On her next hike, a Beaconite will keep her eye out for the highly endangered Marrón bacora, a 10-foot-tall flowering shrub that produces purple-and-yellow flowers. Why? Tortola is one of only two islands in the world on which it is known to grow. The other is nearby St. John. The plant was once thought extinct, but it was rediscovered in 1992, according to a press release from the United States-based Center for Biological Diversity. Last week, after five decades of lobbying by environmental activists, the US Fish and Wildlife Service decided to protect Marrón bacora as endangered under the Endangered Species Act, designating 2,548 acres on St. John as critical habitat for the plant. Like other plants on the island, the species is threatened by severe storms, increasing urban development and predation by non-native animals like goats and donkeys — all of which are issues on Tortola as well. The Beaconite would like to urge government leaders and residents alike to be aware of this plant and take whatever measures are needed to protect it.

Online inclusion

A Beaconite was disappointed this week at the first community meeting about implementing the Commission of Inquiry’s recommendations when Premier’s Office Permanent Secretary Carolyn Stoutt-Igwe strongly discouraged attendees and press from live-streaming or recording the event. Though Monday’s discussion was thoughtful and Ms. Stoutt-Igwe did an otherwise commendable job of overseeing the forum, it has to be noted that the in-person turnout of less than 50 wasn’t stupendous. The reporter recognises the importance of providing opportunities for residents to freely speak their minds on the future development of the territory. She also understands that some people may be concerned about getting backlash for the views they share at such a forum. But the recording restrictions come at the cost of excluding people who wished to engage in the discussion online. The fact remains that many community members won’t have time to attend these meetings in person, but they should still get a chance to listen and participate. The Beaconite is sure Ms. Stoutt-Igwe’s move was well intentioned, but she worries it may hurt attendance numbers even more if the tone set is one of fear of retaliation. She thinks a happy compromise could be livestreaming the meetings, but also providing a box for anonymous written feedback — which could then be read out loud. Additionally, residents could be offered opportunities to speak privately with ministers directly after the meeting, which plenty of people did on Monday anyway. The reporter hopes the administration embraces the openness shown during the COI investigations — which prompted fruitful, thought-provoking discussion throughout the territory — while leaving behind bad habits of operating behind closed doors.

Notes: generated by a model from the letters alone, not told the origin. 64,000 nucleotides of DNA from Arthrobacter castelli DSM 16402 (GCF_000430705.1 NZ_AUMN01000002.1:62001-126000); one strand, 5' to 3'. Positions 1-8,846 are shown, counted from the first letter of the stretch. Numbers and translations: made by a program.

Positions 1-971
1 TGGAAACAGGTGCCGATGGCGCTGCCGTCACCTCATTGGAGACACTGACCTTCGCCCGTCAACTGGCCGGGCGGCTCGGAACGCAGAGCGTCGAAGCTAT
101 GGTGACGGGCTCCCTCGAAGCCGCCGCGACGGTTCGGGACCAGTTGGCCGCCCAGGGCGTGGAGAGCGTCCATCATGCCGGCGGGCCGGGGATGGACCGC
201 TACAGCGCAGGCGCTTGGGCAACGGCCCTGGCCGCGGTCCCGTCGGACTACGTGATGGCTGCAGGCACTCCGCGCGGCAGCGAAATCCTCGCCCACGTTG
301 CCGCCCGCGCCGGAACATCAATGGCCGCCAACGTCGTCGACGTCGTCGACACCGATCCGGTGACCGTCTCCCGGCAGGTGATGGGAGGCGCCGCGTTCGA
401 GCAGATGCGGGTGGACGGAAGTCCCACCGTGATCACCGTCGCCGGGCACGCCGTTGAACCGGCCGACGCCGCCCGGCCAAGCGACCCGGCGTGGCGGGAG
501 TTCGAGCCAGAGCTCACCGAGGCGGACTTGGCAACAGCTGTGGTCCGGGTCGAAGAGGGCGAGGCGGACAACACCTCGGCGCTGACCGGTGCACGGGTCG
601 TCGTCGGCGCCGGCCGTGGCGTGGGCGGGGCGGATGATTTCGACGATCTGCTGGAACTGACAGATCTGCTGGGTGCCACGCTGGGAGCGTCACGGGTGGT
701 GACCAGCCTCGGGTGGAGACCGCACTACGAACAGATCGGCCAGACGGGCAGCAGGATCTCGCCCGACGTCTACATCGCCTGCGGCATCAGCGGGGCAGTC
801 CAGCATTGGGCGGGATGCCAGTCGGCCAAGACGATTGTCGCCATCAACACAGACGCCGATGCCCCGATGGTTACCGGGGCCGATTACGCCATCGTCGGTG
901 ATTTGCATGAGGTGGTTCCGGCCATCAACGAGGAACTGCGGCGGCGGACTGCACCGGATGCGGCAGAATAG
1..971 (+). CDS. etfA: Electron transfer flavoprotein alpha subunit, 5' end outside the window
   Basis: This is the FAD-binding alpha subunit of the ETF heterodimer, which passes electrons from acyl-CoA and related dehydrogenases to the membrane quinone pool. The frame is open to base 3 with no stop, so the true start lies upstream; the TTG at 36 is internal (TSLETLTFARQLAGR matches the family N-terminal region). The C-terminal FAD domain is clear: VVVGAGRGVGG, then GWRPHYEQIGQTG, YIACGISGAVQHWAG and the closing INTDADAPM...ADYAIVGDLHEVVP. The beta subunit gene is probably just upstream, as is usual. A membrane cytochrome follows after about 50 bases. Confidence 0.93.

Masking down

Since the indoor mask mandate was lifted last week, a Beaconite is readjusting to the “new, new normal.” She’s unaccustomed to walking into stores or restaurants without her mask, but she’s tried it out a couple of times. When walking into a grocery recently, she asked if she needed to wear her mask. She was told it was her choice. She’s also tested the new, new normal in other spaces like laundromats and restaurants. Though she was prepared to hear employees tell her to mask up (since government is allowing businesses to choose their own policies), no one said a thing. After more than two years of protecting her nose and mouth, it feels strange to resume life as if there were no Covid-19 in the air. But, as many have pointed out to her in recent days, humans are extremely adaptable. Soon enough, the pandemic days will be a distant memory.

A welcome success

All too frequently, a Beaconite finds himself reporting on badly needed public projects that have been delayed, abandoned, or beset with cost overruns. It was reassuring, then, to read this week that the affordable housing project on Joes Hill has been finished about 13 months ahead of schedule. This is great news for struggling residents in a territory with an expensive housing market where food prices, gas, and other living expenses have ballooned in recent months. And as many of the revelations from the recently published Commission of Inquiry report shine a light on the problems with governance in the territory, the success of this project is a welcome reminder that residents do indeed benefit when elected governments, the public service, and private governments work together. Nonetheless, more transparency is needed, as officials have not disclosed the price of the units or explained how recipients will be selected.